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GreekReporter.com Life Food Why Pistachios from Greek Island of Aegina are Best in the World

Why Pistachios from Greek Island of Aegina are Best in the World

Aegina pistachios
Pistachios from Aegina are considered to be the best in the world. Credit: Assianir/Wikimedia Commons/CC BY-SA 3.0

The Greek island of Aegina is known internationally for its pistachios, or fistikia, which are considered to be of the highest quality in the world.

Pistachios were first planted and cultivated on a large scale in Aegina, a Greek island in the Saronic Gulf, not far from Athens, in the mid-19th century.

The pistachio tree, which is native to Iran, was first brought to the island, and the Greek mainland in 1860, and the trees flourished in the Mediterranean climate and unique terrain of Aegina.

Now, Greece is Europe’s largest exporter of the nuts, and the sixth-largest in the world, making the pistachio an integral part of the country’s agricultural output.

Aegina pistachios are unique

While pistachios are found around the world, the variety found in Aegina, called koilarati, are rare, and exceptionally delicious.

The vast majority of the island’s pistachio trees are found on the west side of Aegina, were the land is less mountainous and the soil is dry and rich in calcium carbonate.

Surprisingly, the lack of irrigation, proximity to the sea, and unique composition of the soil on the island actually help to create the unique taste of Aegina’s pistachios.

pistachio aegina
Pistachios before harvesting. Credit: Safa Daneshvar/Wikimedia Commons/CC BY-SA 3.0

The trees thrive on the island, as their fruits, which contain the pistachio nut, ripen under the heat of the Greek sun.

Pistachios, as many know them, are actually the seeds of the tree. They are contained within the pistachio fruit, which is quite small and edible.

As they ripen, the pistachio seed’s hard shell audibly pops inside the fruit, indicating that it’s time to harvest them. Pistachio trees blossom in April, when the fruits start to grow. They are ready to be harvested in August.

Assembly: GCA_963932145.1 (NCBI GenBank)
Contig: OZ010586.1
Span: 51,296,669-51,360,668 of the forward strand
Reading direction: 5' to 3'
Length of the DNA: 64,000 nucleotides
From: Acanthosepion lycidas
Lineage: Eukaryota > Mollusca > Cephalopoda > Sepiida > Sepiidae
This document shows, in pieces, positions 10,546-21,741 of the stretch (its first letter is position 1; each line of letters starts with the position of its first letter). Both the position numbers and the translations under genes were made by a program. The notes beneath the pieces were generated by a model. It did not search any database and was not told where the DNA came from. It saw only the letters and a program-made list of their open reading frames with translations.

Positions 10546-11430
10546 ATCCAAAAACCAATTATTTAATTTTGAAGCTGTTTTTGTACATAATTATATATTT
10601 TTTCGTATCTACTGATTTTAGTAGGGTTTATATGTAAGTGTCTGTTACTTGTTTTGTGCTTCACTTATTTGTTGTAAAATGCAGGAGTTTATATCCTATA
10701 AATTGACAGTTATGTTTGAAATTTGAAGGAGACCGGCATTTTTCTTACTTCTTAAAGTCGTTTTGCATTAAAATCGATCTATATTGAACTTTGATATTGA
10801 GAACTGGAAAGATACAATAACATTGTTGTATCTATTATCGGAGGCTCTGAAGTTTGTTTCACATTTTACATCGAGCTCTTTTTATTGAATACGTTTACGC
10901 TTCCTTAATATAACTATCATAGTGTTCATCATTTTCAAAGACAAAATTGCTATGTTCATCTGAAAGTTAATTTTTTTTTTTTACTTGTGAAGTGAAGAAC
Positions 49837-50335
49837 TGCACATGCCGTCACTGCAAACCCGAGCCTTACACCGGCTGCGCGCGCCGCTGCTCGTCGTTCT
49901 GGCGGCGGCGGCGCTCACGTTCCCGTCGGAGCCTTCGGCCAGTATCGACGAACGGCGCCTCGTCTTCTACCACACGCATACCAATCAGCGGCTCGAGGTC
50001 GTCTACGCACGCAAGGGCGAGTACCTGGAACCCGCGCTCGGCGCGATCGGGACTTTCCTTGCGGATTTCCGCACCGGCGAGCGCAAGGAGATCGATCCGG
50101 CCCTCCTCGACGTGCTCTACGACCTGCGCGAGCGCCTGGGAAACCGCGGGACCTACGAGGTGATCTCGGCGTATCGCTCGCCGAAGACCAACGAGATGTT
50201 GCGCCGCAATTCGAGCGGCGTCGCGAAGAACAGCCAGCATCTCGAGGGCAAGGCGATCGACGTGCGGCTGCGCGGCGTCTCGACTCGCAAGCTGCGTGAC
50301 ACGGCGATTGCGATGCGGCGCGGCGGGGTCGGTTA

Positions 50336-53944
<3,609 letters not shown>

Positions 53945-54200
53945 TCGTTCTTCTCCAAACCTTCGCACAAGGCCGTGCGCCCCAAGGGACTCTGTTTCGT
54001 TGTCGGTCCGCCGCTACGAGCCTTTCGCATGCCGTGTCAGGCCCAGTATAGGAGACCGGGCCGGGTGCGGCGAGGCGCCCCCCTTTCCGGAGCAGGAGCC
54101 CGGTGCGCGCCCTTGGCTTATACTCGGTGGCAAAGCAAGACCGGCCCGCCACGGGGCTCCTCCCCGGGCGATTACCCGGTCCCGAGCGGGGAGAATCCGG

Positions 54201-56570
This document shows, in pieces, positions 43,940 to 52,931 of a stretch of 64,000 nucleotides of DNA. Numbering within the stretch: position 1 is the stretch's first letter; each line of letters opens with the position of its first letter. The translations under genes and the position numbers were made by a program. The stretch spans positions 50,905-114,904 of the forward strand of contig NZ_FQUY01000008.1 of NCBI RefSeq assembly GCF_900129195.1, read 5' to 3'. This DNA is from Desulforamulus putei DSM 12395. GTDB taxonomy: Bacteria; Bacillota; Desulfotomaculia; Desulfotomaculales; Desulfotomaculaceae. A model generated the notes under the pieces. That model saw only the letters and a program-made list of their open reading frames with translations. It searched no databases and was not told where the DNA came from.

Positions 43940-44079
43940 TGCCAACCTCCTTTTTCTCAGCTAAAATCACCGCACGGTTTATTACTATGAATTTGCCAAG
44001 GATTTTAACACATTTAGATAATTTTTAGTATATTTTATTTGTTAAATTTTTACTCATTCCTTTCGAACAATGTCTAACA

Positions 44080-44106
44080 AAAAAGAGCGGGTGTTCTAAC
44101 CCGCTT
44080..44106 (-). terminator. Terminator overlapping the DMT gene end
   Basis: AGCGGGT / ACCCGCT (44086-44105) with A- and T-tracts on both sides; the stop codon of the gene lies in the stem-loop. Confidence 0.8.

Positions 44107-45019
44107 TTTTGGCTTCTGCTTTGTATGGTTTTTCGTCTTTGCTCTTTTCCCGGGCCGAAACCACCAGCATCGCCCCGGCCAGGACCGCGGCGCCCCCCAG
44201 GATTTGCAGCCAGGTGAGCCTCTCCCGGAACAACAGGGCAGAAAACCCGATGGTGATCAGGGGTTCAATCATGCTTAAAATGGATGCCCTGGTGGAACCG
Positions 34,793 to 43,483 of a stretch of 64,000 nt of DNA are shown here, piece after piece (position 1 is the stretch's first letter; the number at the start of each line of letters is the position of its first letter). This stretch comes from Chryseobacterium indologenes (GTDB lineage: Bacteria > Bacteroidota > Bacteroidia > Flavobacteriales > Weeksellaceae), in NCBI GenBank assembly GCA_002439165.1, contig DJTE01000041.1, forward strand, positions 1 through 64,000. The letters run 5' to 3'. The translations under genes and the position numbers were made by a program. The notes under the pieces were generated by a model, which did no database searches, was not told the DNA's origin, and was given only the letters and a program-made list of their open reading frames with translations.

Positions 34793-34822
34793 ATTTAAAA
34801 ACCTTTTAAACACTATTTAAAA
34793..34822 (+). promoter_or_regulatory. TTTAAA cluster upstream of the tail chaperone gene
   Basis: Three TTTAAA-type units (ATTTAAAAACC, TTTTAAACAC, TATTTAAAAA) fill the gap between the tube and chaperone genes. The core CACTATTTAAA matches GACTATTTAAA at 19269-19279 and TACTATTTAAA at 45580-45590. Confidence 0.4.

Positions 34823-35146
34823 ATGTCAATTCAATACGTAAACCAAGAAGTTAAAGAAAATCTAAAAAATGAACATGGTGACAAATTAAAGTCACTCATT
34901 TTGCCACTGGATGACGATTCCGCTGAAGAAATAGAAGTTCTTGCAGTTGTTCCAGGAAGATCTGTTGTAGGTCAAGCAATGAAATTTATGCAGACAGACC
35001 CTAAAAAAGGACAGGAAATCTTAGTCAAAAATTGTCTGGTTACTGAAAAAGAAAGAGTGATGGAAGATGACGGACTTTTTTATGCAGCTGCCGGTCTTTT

When the nuts are ready to be collected, almost everyone on the island helps to harvest them with a special long stick used to knock down the little fruits.

The pistachios from Aegina are different from other varieties of the nut in that they have a sweeter, more complex flavor that needs no salt or other flavoring, making it the perfect snack.

For their unique qualities and cultural significance, pistachios from Aegina have been declared a Protected Designation of Origin product by the European Union since 1996.

Aegina produces around 800 tons of pistachios a year, and the fistiki is a fundamental part of the island’s culture.

The Aegina Pistachio Cooperative is made up those who depend on the crop for their livelihood. Many of the members are either farmers, who plant, maintain, harvest, and process the nut, or of those who market and export the delicious pistachio.

Surprisingly, over half of the island’s residents are members of the cooperative, which was formed in 1947.

Aegina the perfect weekend escape from Athens

The island of Aegina, only seventeen miles from the Greek capital of Athens, is a gem of the Saronic Gulf which enchants visitors with its simplicity, history and beauty.
It is definitely a place where history played its part in shaping and making this island distinct.

Aegina has many stories to tell, and the Athenians know that very well.
From the moment a traveler leaves the port of Piraeus, forty-five minutes are more than enough to completely transport him or her — physically and mentally — to this little piece of paradise.

Aegina’s history stretches back before Minoan times, and it played a role in the 1800s Greek war of Independence against Ottoman rule as well. Visitors can gaze upon ancient temples, Byzantine churches and the simple and distinct Greek island architecture, which exudes harmony and order.

One of the most iconic landmarks of Aegina is the ancient temple of Aphaia.
Located within a sanctuary complex dedicated to the goddess Aphaia, the temple stands on a 160-meter (530-foot) peak on the eastern side of the island, approximately 13 kilometers (8 miles) east from the main port.

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